Warning: This resource may contain references to Aboriginal and Torres Strait Islander people who may have passed away.
7 — Why say sorry?
In this sequence students investigate what led up to the national Apology to the Stolen Generations. They will attempt to answer the big questions they asked when framing their historical inquiry in Sequence 1.
Activity 1: Reviewing information about the Stolen Generations
Review the information recorded in Sequence 1 about the Stolen Generations and re-read the questions. Read the list of questions in Reconciliation Australia’s Fact sheet: Apology to the Stolen Generations. Are there common questions in the two lists? That is, the lists of questions students have compiled and those asked in the fact sheet.
Read the information provided in the fact sheet and compare it with the information recorded by the students. Highlight any contradictory items and discuss how these can be reconciled, for example, by examining primary source materials such as police records and letters. ACHASSI123
Activity 2: Looking at testimonies from the Stolen Generations
You should preview video clips and transcripts of the testimonies of members of the Stolen Generations and provide a selection for students to use. The sensitivities of community members should be kept in mind. In some instances it would be appropriate to include testimonies of local people but at other times it could cause distress. Where possible, check with your local Aboriginal or Torres Strait Islander community.
Explain that testimonies of members of the Stolen Generations were recorded as evidence in the 1997 Inquiry into the Separation of Aboriginal and Torres Strait Islander People, the Bringing Them Home Report.
Groups view the video clips or read transcripts of one Stolen Generations Testimony and summarise the main points. After all of the groups have presented what they have found out to the rest of the students, discuss the common features of the testimonies. Talk about how testimonies can build a body of evidence.
Groups of students create a short presentation in the form of a factual recount to share with the class. Discuss the more formal language required in a factual recount in contrast to the informal language of a personal testimony. Select a few of these to be used in the museum. ACELA1517, ACELY1711
Activity 3: Creating illustrations for the song
Read the foreword to the picture book Took the Children Away by Archie Roach and illustrated by Ruby Hunter, with paintings by Peter Hudson (2010). Compare Archie Roach’s story with other stories from the Stolen Generations. ACELY1711
Follow the advice of Martin Flanagan, who wrote the foreword to the book, and listen to the song while reading the book. Students record the rhyming pattern of the song and note instances where rhymes are not exact. For example, ‘policeman’ and ‘understand’. Discuss the way these words might be sung to fit in with the rhyming pattern.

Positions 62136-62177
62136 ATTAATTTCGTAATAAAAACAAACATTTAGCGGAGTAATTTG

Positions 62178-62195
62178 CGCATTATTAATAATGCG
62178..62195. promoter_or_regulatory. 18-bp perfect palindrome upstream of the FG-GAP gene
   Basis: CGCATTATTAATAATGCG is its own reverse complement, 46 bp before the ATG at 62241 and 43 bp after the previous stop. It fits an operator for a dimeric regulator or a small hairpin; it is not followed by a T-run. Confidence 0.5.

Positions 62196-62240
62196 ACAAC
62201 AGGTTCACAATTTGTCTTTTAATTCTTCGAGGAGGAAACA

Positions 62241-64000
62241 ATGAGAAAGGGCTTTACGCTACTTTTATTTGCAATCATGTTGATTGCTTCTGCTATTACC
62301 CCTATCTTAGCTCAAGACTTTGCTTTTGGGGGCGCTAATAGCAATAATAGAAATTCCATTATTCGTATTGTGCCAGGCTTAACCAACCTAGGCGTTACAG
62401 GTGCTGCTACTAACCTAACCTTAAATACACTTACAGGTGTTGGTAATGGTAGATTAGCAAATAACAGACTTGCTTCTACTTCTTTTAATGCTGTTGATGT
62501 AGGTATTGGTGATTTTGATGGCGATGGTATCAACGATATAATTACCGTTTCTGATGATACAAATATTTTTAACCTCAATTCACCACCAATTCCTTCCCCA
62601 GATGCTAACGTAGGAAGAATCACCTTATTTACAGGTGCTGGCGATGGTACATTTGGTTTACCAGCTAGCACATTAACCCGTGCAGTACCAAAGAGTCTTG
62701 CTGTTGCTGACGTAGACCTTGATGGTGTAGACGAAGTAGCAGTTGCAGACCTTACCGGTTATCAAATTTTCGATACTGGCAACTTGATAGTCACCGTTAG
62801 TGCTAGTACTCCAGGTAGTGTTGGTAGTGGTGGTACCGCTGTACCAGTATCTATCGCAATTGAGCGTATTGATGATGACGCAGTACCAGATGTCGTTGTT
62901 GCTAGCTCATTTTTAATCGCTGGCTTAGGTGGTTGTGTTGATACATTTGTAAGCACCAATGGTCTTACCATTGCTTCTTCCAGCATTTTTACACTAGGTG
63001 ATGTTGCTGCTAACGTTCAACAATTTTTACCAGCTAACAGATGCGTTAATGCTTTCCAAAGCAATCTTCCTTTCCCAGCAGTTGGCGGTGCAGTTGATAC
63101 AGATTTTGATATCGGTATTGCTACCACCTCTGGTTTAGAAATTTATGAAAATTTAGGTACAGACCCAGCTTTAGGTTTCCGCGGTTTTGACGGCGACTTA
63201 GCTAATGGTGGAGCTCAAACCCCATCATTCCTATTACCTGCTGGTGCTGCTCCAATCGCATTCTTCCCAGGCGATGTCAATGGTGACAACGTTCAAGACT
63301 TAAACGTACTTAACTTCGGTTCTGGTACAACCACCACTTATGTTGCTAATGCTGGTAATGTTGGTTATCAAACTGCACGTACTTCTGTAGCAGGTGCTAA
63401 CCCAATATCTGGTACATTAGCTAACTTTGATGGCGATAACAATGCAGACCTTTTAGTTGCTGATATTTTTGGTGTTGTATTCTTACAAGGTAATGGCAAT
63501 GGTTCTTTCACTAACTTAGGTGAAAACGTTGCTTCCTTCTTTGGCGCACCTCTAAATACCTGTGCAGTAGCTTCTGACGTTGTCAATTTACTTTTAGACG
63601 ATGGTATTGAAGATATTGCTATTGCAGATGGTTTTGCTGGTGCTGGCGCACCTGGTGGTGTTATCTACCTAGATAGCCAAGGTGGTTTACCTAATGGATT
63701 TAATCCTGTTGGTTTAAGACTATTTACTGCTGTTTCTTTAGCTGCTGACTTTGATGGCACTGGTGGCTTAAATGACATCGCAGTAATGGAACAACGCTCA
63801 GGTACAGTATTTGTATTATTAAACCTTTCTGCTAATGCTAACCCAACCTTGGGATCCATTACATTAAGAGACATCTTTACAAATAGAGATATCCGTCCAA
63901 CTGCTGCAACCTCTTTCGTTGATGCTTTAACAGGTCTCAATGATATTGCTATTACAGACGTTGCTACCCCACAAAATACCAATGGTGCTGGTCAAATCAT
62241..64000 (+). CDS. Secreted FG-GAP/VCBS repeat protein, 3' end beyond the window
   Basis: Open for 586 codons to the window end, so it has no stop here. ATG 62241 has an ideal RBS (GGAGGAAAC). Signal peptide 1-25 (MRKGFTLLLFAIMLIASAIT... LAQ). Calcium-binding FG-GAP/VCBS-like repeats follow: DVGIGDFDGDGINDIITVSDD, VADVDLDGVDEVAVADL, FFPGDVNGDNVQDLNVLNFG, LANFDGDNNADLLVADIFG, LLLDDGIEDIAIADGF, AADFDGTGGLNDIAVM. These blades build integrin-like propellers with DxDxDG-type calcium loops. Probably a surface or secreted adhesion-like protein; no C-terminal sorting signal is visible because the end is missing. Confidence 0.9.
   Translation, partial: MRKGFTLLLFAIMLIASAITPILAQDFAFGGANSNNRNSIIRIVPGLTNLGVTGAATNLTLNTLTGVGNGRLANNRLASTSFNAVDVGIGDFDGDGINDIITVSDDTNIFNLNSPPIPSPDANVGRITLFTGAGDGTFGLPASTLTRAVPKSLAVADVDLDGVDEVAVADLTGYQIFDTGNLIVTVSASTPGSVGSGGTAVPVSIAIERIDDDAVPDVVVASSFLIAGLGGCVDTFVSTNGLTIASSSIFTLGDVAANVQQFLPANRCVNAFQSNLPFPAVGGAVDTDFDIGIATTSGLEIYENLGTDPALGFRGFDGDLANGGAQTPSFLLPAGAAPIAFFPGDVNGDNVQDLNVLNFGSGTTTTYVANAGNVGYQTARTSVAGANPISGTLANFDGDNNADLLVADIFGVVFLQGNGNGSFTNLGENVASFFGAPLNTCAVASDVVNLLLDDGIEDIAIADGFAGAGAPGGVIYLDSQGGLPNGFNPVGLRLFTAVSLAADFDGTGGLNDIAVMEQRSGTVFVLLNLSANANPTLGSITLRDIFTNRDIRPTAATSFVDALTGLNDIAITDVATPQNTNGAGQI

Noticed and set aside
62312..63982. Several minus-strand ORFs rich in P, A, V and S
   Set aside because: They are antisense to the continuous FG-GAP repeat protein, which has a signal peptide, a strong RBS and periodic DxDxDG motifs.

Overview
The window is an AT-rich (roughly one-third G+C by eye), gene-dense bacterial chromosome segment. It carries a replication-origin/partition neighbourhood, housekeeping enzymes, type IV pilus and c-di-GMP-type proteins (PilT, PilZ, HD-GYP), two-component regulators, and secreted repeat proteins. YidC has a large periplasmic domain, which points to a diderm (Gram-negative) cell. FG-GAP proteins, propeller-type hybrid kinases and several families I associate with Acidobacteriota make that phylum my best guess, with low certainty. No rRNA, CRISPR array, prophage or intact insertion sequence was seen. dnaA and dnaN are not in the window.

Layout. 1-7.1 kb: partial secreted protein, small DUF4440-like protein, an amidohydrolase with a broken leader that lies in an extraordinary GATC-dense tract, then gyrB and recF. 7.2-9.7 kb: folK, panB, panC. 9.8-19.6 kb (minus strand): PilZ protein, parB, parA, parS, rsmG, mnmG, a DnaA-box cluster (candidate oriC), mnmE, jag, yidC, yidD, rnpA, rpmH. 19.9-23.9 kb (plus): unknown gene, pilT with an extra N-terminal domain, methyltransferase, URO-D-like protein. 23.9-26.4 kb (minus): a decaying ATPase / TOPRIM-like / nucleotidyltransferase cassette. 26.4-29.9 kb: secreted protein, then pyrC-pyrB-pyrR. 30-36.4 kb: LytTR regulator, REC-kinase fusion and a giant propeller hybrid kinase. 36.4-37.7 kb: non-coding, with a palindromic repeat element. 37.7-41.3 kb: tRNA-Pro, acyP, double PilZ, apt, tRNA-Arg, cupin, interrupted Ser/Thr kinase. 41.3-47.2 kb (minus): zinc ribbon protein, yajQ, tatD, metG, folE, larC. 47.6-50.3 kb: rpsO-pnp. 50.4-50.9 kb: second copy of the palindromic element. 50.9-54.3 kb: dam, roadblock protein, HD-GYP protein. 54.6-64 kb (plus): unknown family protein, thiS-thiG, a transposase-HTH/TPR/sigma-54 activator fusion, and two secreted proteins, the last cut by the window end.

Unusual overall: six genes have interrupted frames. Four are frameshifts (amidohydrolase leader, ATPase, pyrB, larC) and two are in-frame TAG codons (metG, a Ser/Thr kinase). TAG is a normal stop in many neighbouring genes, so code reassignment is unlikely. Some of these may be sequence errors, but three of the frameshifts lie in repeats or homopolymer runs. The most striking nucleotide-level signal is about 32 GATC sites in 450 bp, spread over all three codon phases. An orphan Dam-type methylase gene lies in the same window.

Re-read the book and pay close attention to the way Ruby Hunter has illustrated the main part of the text. Discuss the techniques she has used, such as dark, muted tones to symbolise sorrow. Contrast this with the choice of paintings by Peter Hudson used to illustrate the part of the song when ‘the children came back’. Talk about the way these paintings symbolise country, family and the individuals removed from their families.
Students each take a rhyming couplet from the part of the story illustrated by Ruby Hunter and illustrate it in any way they choose (for example, painting, crayon drawing or photographs). Groups of students illustrate the remaining pages. ACELY1714
Have the students sequence their illustrations and combine them into a coherent narrative as a mural for the wall of the museum.
Activity 4: Making a poster to advertise an event
The opening of the class museum would ideally coincide with a commemorative occasion such as Sorry Day, NAIDOC Week or Reconciliation Week. If that is the case, a reference to the museum should be included in the poster created in this activity.
Students will have opportunities to view a variety of posters, including some in digital form. Posters may be found in the school or local community, advertising events or goods for sale. Advertising sections in newspapers, including movie and event advertising, are other useful sources of examples. Students may also search online to find different posters; see the Glogpedia library in the Glogster Edu website. Look at the different ways that ideas and events are represented differently and the effects they have on the viewer. For example, the juxtaposition of images from different time periods may represent change. ACELY1708
Students will create a poster or newspaper advertisement to advertise Sorry Day, NAIDOC Week or Reconciliation Week at their school or in their local community. They may make a paper poster, a digital one using Web 2.0 tools such as Glogster EDU or a newspaper advertisement for the school or local newspaper. Students should consider important messages they wish to convey. ACELY1714